Photographing the area with Tom
Photogenic spots in Mitarai and from the deck of
the SEA SPICA

Click here for more information about SEA SPICA

ART GALLERY

Through the efforts of the Mitalai Gallery, Mitarai currently boasts a number of gallery spaces housed in renovated historical buildings.
These galleries will form the Mitarai Artwork program in the Japan Cultural Expo.

The Japan Cultural Expo in Mitarai ~ November 20-28, 2021

Click here for information on the “Setouchi Sound Corridor” of the Japan Cultural Expo (Japanese Only)

Exploring Mitarai sightseeing spots with Tom

Former Kaneko Family Residence
This delightful teahouse and elegant garden was erected in the late Edo period and its original walls and ceiling have been carefully preserved and restored. This teahouse will be used for the traditional tea ceremony during the Japan Cultural Expo.

Wakaebisuya
This building, once a famous geisha house is today a community center. Before the local festival, the festival team gathers here to practice their drumming routines. The local geisha known as “oiran” were highly respected members of the local community.

Otomeza Theater
Built as a playhouse in the early years of the Showa period (1926-89), this structure was converted into a movie theater after World War II. The tatami mats make this theater feel very distinct from other venues. People can rent this out for events and I have personally used it for speaking events and other occasions. This theater will host a guitar concert during the Japan Cultural Expo.

Tom’s recommendations for Mitarai cuisine and dishes

Seafront Dining Shintoyo (fresh seafood)
https://mitarai-shintoyo.co/ (Japanese Only)

Miharashi Shokudo (ramen noodles)
https://miharashi.localmade.jp/ (Japanese Only)

Wakacho Cafe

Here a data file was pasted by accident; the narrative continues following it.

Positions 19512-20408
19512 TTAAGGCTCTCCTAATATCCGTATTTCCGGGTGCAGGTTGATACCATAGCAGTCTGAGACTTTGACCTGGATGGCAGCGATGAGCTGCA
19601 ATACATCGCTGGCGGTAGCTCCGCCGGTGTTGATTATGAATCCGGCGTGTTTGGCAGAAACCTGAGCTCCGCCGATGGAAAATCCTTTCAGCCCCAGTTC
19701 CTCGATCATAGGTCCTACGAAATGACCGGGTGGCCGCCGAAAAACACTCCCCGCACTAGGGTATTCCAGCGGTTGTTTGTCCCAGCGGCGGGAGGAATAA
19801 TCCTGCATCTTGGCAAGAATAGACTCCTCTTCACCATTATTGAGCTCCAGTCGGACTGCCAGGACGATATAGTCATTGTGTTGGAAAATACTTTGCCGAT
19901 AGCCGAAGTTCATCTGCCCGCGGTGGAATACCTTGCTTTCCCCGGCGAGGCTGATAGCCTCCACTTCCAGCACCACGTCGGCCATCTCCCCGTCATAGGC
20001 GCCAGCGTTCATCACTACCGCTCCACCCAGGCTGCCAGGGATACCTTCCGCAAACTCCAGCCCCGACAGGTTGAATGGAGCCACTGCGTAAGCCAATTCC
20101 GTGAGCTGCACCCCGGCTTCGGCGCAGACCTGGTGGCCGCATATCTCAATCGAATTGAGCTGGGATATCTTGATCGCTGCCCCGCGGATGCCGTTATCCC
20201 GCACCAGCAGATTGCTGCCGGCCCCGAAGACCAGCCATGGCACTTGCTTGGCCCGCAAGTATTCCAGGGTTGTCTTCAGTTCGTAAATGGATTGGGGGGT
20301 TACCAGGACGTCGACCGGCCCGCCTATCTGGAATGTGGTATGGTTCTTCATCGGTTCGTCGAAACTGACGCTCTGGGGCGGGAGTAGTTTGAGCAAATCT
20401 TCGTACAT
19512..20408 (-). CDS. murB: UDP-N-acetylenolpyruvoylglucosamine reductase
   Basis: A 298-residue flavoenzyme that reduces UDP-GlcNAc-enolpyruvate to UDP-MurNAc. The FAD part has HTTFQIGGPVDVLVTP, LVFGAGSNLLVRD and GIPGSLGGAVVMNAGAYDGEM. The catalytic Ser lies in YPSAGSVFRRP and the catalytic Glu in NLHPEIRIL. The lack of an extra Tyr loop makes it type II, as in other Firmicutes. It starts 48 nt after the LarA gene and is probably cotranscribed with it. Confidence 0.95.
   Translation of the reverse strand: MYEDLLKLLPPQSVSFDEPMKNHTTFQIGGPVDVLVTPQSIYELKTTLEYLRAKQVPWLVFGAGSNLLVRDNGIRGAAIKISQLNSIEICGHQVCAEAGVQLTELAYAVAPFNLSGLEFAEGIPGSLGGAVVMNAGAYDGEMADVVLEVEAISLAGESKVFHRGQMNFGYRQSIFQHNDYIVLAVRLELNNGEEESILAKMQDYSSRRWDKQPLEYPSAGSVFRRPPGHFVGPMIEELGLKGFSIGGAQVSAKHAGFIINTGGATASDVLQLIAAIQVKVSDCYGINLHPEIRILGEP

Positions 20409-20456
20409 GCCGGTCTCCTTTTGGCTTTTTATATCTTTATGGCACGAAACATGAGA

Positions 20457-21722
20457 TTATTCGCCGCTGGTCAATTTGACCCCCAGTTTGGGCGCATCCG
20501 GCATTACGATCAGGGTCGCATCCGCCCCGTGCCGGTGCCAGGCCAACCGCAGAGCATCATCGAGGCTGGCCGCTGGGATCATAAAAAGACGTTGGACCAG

(lemon flavored sweet red bean soup)
https://yosoro.com/wakacho/ (Japanese Only)

GUEST HOUSE KUSUSHI
(snow cones – only served during the summer)
https://hatagoya-kusushi.com/ (Japanese Only)

The Tea Cosy (English scones)
https://theteacosy.theshop.jp/ (Japanese Only)

The Japan Cultural Expo in Mitarai ~ November 20-28, 2021

Click here for information on the “Setouchi Sound Corridor” of the Japan Cultural Expo (Japanese Only)

Tom Miyagawa Coulton

Tom Miyagawa Coulton was born in 1981 in Tokyo. Of English and Japanese parentage, Tom lived in Japan until the age of six, and then moved to England. After graduating from university and working at a Japanese company in London, he decided to pursue his dream of being a documentary photographer. Tom returned to Tokyo in 2009, and in 2015 relocated to Mitarai together with his wife Mai. They renovated the old post office building and opened an English teahouse, The Tea Cosy. Working as both a photographer and a writer, Tom’s involved in a wide range of initiatives aimed at revitalizing the community together with his wife Mai. He is the co-director of Island Pictures LLC, a company producing media content in Japan for an overseas audience. Among his published writings is Organic Americans, a collection of photographs and impressions compiled from visits to organic farms across the United States.

This coverage and photograph was conducted in thorough compliance with contagious disease prevention measures detailed in the “Basic Policy for Novel Coronavirus (COVID-19) Control” issued by the Japanese Government.

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※All photographs are for illustrative purposes only